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Tuesday, May 22, 2012
LONGJACK, MALAYSIAN GINSENG: NOT JUST AN APHRODISIAC FOR MEN: HEALTH BENEFITS OF LONGJACK
Longjack is an accepted name for this evergreen tree which is native to Southeast Asia and which is known by a number of names throughout the region. The ones above are the most common. It is a member of the Simaroubaceae family. It gets the “jack” part of its name as William Jack (1795-1872), a surgeon with the British East India Company, was one of the first westerners to try to catalogue the plants of the Malaysian peninsular. The “long” part of the name presumably refers to the plants aphrodisiac properties. Tongkat Ali means “Ali’s staff ” and is a phallic reference worthy of D.H. Lawrence, who wrote “Aaron’s Rod” among other works of fiction and poetry.
A lot of research has been done on this plant focusing on the enhancing of the libido and semen volume in male rats and their testosterone levels. It seems that the quassinoids found in the plant may be responsible for their effects on men who have a reduced testosterone level, although it doesn’t seem to increase testosterone levels in men who have normal levels. Researchers at the Massachusetts institute of Technology (M.I.T) and the Malaysian research institutes have taken out a patent on one of the peptides isolated from this plant, 4.3kDa which is a potent phytoandrogen capable of boosting male testosterone levels, although this has caused some controversy in the scientific world as the peptide is a naturally occurring one.
The root, bark, leaves and fruits of this tree are all used in traditional medicine systems, with the fruit of the tree ripening to a dark red, resembling a jujube or ber fruit. The different parts of the tree have been used for malaria, urinary tract infections, cancer, indigestion, itching and high blood pressure among other ailments.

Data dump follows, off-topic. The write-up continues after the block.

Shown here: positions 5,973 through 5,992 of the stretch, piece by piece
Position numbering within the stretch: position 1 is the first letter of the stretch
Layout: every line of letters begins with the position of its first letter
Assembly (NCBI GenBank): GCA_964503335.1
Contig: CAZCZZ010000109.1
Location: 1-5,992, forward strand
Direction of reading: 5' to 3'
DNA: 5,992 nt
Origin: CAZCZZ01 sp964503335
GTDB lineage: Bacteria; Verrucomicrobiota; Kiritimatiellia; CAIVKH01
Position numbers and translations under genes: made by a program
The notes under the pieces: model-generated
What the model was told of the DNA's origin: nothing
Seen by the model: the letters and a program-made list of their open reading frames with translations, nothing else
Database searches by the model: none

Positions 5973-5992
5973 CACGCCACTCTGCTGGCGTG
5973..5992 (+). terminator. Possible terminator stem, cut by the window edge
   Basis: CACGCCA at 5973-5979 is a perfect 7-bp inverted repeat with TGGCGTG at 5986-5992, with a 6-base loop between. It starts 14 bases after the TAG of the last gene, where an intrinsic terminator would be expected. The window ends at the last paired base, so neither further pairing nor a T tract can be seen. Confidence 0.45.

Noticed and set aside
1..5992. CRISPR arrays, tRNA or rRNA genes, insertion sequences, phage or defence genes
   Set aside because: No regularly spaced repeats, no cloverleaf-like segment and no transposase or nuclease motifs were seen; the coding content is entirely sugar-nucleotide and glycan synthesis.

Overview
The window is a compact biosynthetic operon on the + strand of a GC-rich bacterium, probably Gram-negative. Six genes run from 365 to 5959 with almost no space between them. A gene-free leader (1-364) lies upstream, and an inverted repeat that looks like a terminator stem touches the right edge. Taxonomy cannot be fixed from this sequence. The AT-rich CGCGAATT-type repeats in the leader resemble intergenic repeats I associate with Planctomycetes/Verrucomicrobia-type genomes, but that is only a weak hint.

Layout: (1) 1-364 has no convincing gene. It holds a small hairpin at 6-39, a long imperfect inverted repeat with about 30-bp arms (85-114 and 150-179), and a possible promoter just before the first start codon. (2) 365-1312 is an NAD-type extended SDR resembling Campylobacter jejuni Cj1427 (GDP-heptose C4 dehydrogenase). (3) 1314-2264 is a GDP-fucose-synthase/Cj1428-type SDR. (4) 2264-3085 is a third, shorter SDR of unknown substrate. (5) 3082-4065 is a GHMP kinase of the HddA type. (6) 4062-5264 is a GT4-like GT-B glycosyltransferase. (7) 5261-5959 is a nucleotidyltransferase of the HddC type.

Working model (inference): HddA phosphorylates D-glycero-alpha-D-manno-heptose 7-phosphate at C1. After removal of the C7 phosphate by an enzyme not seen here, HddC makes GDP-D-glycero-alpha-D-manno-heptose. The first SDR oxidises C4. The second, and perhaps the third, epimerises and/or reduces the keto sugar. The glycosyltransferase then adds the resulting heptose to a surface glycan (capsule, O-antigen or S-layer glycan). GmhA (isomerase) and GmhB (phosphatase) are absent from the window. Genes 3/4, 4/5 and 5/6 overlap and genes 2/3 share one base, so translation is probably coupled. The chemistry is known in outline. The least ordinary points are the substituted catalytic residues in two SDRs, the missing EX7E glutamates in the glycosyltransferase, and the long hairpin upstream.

The aphrodisiac is made by boiling a few pieces of root bark in water and then drinking it. This decoction is also used as a general invigorating tonic, to relieve pains in the joints, and reduce fever. A decoction of the levels is applied externally to stop itching, for example during prickly heat attacks. The bark is applied externally to heal wounds and sores and to relieve headaches. In Indonesia a decoction of the roots is drunk to reduce fever, diarrhoea and swellings caused by a knock or fall. An infusion of the roots is given in coughs as an expectorant and is used for chronic bronchitis.
The infusion of the roots is used as a gargle and a diuretic as well as an antidote to poison. It is called the “bitter antidote” referring to its taste.
In some studies such as “Antimalarial activity of selected Malaysian medicinal plants” Rusliza Basir et al. (2012) Vol.1 (1) pp.82-92, the use of the plant to treat malaria has been substantiated. However, other traditional uses (apart from its effects on male erectile dysfunctions) have not been conclusively substantiated.
In one study it was found to have antimicrobial and antifungal effects while another negated the findings, although it seems that it may have some effect on cancerous cell lines, more research is needed.